Second Science Forum features Harmonisation of Health Risk Assessment

On 24 September 2003, Science Forum 2, a one-day seminar focusing on "Best Practice Risk Assessment through Harmonisation" brought together Australian and overseas experts on chemical safety. This theme is relevant as Australia plays a committed role in contributing to global harmonisation and best practice risk assessment methodology.


Agencies represented included Health portfolio regulatory agencies, the Australian Pesticides and Veterinary Medicines Authority (APVMA), the Department of the Environment and Heritage (DEH), the National Occupational Health and Safety Commission (ASCC) and the Environmental Risk Management Authority, New Zealand (ERMA). Industry, academia and community representatives also attended this forum for the first time.


With over 100 participants, including several international health risk assessment experts, there was a lot of information to learn and share!


One main discussion area was the WHO's International Programme on Chemical Safety (IPCS) - a key program in the delivery of better global cooperation for risk assessment outcomes. The IPCS seeks to harmonise risk assessment methodology approaches through a process that promotes interaction and communication - such as the Science Forum. It also involves willingness to work long-term towards the similarity of approaches resulting in efficient use of resources and consistency among assessments.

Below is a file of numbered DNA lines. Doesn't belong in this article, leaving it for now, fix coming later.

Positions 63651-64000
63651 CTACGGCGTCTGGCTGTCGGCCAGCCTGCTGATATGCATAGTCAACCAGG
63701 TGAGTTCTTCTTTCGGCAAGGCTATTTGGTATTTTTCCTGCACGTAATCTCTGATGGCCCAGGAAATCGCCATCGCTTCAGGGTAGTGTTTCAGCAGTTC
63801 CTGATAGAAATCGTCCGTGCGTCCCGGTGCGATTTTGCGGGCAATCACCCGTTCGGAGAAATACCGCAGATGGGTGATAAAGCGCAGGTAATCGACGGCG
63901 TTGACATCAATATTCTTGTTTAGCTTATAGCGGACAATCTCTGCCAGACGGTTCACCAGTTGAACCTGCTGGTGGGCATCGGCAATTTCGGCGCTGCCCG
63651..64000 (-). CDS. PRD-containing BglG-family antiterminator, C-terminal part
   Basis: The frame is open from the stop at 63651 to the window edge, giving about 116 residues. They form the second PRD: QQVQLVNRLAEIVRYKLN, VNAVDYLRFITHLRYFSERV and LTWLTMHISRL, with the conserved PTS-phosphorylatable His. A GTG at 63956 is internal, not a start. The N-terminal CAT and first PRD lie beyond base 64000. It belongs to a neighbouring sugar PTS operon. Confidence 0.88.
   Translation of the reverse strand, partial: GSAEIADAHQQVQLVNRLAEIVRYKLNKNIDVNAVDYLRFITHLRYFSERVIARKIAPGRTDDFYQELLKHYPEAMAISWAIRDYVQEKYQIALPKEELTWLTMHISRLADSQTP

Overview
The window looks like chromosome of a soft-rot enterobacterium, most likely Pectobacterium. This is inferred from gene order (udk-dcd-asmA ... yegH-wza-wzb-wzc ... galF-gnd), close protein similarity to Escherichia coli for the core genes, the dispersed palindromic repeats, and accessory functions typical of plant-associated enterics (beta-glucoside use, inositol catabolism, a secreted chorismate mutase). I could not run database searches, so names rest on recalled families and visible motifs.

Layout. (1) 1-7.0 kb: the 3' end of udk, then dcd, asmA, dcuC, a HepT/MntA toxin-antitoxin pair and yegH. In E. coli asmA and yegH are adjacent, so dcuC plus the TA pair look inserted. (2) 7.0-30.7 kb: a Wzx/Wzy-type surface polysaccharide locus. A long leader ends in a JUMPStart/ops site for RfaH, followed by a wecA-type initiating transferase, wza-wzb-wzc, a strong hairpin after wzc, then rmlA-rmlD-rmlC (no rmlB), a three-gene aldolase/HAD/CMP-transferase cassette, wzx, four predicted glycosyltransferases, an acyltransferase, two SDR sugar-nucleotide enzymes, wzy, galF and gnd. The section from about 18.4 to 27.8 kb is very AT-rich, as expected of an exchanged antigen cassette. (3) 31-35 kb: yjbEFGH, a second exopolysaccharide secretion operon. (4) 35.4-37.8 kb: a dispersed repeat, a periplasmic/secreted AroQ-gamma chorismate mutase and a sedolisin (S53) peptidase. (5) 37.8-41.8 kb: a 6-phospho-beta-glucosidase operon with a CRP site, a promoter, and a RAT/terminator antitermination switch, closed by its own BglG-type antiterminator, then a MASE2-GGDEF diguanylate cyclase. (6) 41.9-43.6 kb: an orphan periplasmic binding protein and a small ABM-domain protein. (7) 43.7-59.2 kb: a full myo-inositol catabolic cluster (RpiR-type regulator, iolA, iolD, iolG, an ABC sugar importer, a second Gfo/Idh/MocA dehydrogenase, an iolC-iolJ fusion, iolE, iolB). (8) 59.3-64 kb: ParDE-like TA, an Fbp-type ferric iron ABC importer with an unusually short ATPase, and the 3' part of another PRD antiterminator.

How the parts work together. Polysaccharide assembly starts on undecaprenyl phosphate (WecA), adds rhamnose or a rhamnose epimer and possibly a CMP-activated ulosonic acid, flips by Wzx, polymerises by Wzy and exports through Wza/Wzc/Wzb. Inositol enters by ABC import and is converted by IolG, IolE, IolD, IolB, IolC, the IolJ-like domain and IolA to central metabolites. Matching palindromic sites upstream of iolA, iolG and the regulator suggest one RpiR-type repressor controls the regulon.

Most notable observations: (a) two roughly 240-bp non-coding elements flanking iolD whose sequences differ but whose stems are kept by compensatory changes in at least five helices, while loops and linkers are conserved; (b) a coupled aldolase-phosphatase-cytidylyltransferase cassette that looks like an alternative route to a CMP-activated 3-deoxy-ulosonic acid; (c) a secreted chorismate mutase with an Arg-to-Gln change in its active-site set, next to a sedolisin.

During the day, presentations were given by many of the overseas experts including Dr William Farland, from the US Environmental Protection Agency (EPA) and Dr Tim Meredith (World Health Organisation (WHO), IPCS Coordinator) who spoke about "Harmonisation of Cancer Risk Assessment" and the "Redesign of IPCS" respectively.


Dr Stephen Olin from the International Life Sciences Institute in Washington DC (ILSI) and Dr Roshini Jayewardene from the Office of Chemical Safety spoke about "Exposure Assessment; Harmony amidst Diversity".


Science Forum 2 was a valuable opportunity to enhance the efficiency of chemicals regulation in Australia - particularly due to the presence of many eminent overseas speakers who kindly gave of their time to assist us in our pursuit of best practice assessment through credible science.

About the Science Forum

The Science Forum was established as part of the Government's response to industry's request for sharing (and ensuring we deliver) best practice approaches to health risk assessment and management of chemicals among Government regulatory agencies.


It is chaired by Dr Margaret Hartley, the Director of the National Industrial Chemicals Notification and Assessment Scheme (NICNAS) and the Office of Chemical Safety, within the TGA Group of Regulators.